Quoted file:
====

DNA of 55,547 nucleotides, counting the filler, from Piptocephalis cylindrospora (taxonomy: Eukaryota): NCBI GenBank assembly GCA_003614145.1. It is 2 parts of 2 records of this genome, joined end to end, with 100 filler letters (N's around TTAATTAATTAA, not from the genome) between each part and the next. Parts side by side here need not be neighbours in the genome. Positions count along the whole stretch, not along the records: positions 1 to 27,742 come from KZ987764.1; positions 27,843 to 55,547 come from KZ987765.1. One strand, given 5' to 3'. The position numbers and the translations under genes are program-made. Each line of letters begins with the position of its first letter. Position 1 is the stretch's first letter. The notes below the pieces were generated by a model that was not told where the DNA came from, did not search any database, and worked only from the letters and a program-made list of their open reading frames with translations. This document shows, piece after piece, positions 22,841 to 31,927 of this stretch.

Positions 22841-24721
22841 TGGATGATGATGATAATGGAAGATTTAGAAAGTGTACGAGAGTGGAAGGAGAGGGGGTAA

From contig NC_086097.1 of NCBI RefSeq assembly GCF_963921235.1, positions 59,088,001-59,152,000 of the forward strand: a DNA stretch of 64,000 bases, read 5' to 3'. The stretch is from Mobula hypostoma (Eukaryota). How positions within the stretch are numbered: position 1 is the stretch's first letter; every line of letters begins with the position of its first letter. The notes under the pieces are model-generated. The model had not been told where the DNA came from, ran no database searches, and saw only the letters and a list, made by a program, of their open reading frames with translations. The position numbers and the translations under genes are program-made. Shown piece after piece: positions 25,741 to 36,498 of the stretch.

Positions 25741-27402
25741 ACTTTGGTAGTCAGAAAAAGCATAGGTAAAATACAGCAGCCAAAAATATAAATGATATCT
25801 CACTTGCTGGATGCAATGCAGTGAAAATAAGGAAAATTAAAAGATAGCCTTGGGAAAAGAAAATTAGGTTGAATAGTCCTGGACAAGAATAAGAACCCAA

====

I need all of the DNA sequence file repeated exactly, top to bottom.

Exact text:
DNA of 55,547 nucleotides, counting the filler, from Piptocephalis cylindrospora (taxonomy: Eukaryota): NCBI GenBank assembly GCA_003614145.1. It is 2 parts of 2 records of this genome, joined end to end, with 100 filler letters (N's around TTAATTAATTAA, not from the genome) between each part and the next. Parts side by side here need not be neighbours in the genome. Positions count along the whole stretch, not along the records: positions 1 to 27,742 come from KZ987764.1; positions 27,843 to 55,547 come from KZ987765.1. One strand, given 5' to 3'. The position numbers and the translations under genes are program-made. Each line of letters begins with the position of its first letter. Position 1 is the stretch's first letter. The notes below the pieces were generated by a model that was not told where the DNA came from, did not search any database, and worked only from the letters and a program-made list of their open reading frames with translations. This document shows, piece after piece, positions 22,841 to 31,927 of this stretch.

Positions 22841-24721
22841 TGGATGATGATGATAATGGAAGATTTAGAAAGTGTACGAGAGTGGAAGGAGAGGGGGTAA

From contig NC_086097.1 of NCBI RefSeq assembly GCF_963921235.1, positions 59,088,001-59,152,000 of the forward strand: a DNA stretch of 64,000 bases, read 5' to 3'. The stretch is from Mobula hypostoma (Eukaryota). How positions within the stretch are numbered: position 1 is the stretch's first letter; every line of letters begins with the position of its first letter. The notes under the pieces are model-generated. The model had not been told where the DNA came from, ran no database searches, and saw only the letters and a list, made by a program, of their open reading frames with translations. The position numbers and the translations under genes are program-made. Shown piece after piece: positions 25,741 to 36,498 of the stretch.

Positions 25741-27402
25741 ACTTTGGTAGTCAGAAAAAGCATAGGTAAAATACAGCAGCCAAAAATATAAATGATATCT
25801 CACTTGCTGGATGCAATGCAGTGAAAATAAGGAAAATTAAAAGATAGCCTTGGGAAAAGAAAATTAGGTTGAATAGTCCTGGACAAGAATAAGAACCCAA